Do cats love Rehab and water? You bet!

O’Malley getting Rehab in our Underwater Treadmill

O’Malley loved getting rehab in our Underwater Treadmill. Watch the video and see for yourself! O’Malley3UWTMvid

Historically, rehabilitation therapy in veterinary medicine (similar to physical therapy for humans) has been limited to dogs. But there are many examples of cats receiving rehabilitation therapy. Check out our web page to learn more: ( https://www.fosteranimalhospital.com/paws-in-motion/ )

While some cats may not tolerate water like he did, many will tolerate other forms of rehab: manual therapy, massage, LASER treatment, acupuncture, etc. If you think your cat could benefit from this therapy, call us today at 704-786-0104.

 

All the best,

Stephen E. Foster, DVM, CCRT

Foster Animal Hospital, P.A.

Paws In Motion Canine Rehabilitation Center

730 Concord Parkway North

Concord, NC 28027

704-786-0104

sfoster@fosteranimalhospital.com

https://www.fosteranimalhospital.com

https://www.facebook.com/fosteranimalhospital

 

 

 

 

 

From the desk of docsef- Rehab Bloopers!

REHAB BLOOPERS

So we recently updated our Foster Animal Hospital, P.A. website. I hope you have the time to peruse it!

Foster Animal Hospital Website

In addition to our redone site we created a tab for our Canine Rehabilitation arm, Paws In Motion Canine Rehabilitation Center.

 Paws In Motion

Furthermore on the PIM page, we included several videos of which one is “What is Rehab”.

The “What is Rehab” video is a particular favorite of mine. Why you ask? Well, I don’t think I have laughed that hard in a long time.

Do you remember the old Carol Burnett Show? Much of the humor came from the live production. Carol Burnett, and Harvey Korman, and Tim Conway are comic geniuses. However, with the live production, many times they would crack each other up but try their best not to laugh on live TV.

Well our efforts were on video and not live TV, but we do have some bloopers to show for it! (we deleted some bloopers to protect the innocent!)

Follow the link and enjoy!

Bloopers

All the best,

Stephen E Foster, DVM, CCRT

Foster Animal Hospital, P.A.

Foster Animal Clinic at Parkway Commons

Paws In Motion Canine Rehabilitation Center

730 Concord Parkway North

Concord, NC 28027

704-786-0104

sfoster@fosteranimalhospital.com

“He Doesn’t Act Like He’s In Pain”

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“He doesn’t act like he’s in pain”.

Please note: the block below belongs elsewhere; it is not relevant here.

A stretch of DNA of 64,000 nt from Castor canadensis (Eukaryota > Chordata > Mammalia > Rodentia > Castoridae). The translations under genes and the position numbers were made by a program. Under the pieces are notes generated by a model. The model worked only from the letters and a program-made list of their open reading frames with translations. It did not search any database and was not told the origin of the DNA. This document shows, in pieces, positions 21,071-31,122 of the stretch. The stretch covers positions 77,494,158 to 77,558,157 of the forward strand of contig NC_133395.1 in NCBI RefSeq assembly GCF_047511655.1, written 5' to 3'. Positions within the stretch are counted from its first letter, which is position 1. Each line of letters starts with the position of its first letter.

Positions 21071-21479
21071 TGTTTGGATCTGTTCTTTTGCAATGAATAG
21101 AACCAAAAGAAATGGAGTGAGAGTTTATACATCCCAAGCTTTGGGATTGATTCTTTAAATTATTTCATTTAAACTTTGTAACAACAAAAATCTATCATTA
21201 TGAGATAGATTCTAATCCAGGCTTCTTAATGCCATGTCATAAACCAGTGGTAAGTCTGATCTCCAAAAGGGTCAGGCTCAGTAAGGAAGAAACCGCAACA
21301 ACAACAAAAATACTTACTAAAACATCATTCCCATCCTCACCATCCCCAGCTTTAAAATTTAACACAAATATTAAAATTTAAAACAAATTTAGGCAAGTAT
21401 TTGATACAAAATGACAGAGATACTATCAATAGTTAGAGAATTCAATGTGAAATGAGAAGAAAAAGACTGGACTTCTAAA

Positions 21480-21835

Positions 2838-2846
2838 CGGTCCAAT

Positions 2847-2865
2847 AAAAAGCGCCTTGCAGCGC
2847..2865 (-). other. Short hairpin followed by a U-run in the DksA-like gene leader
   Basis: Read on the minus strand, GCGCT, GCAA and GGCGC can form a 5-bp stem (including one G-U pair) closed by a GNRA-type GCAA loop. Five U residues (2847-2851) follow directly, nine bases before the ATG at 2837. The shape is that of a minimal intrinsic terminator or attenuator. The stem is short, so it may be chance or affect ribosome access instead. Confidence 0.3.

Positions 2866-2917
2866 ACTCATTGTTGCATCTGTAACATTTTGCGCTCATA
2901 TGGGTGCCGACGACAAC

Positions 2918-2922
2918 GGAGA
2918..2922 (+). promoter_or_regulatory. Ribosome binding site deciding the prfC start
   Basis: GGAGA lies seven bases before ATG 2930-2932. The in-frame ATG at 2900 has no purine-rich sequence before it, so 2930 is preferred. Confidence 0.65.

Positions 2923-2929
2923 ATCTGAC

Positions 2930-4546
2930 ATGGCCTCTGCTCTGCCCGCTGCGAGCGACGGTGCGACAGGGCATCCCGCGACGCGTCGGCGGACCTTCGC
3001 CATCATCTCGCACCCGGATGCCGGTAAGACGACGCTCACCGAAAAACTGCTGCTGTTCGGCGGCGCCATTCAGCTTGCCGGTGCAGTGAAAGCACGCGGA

That’s a common phrase we hear in our exam rooms or in conversations with clients that have older pets. We also hear, “she sleeps more because she’s old”, “he doesn’t go on walks as much because he’s old”, or “he’s gotten grumpier in his old age”.

While some of that may be true, reality is dogs and cats are masters at hiding chronic pain. Whether that goes back generations when there habitat was more outside and they needed more of a  survival instinct is up for debate. We do see different pain tolerances among different patients. But the average pet doesn’t show signs of chronic pain that we as humans feel would be typical signs.

So, sleeping more, walking less, being grumpy may well be “normal” signs of chronic pain for our pets.

Let’s look at what may be driving chronic pain and what we can do about it.

Arthritis is the most common cause of chronic pain in older pets. Arthritis can involve any joint, as well as, the spine. Arthritis is defined as the painful inflammation and stiffness of joints. Some pets develop arthritis from wear and tear over the years. Some pets will have arthritic joints from disease, such as, hip dysplasia. Some will have arthritis from injuries, for example, a torn cranial cruciate ligament. And there are other causes as well.

Chronic pain may result from other physical ailments: intervertebral disc disease, fibrotic muscle disease, or neuropathic pain.

The good news is, we have many ways to deal with chronic pain in your pet.

There are many different prescription medications that are available. The majority of the medicines are approved for dogs. There are some for cats but not as many. This is because cats are unable to tolerate many of these medications. Some of these drugs deal with inflammation and pain and some are for pain only. Sometimes, we will safely use a combination of these to help our patients feel and function better.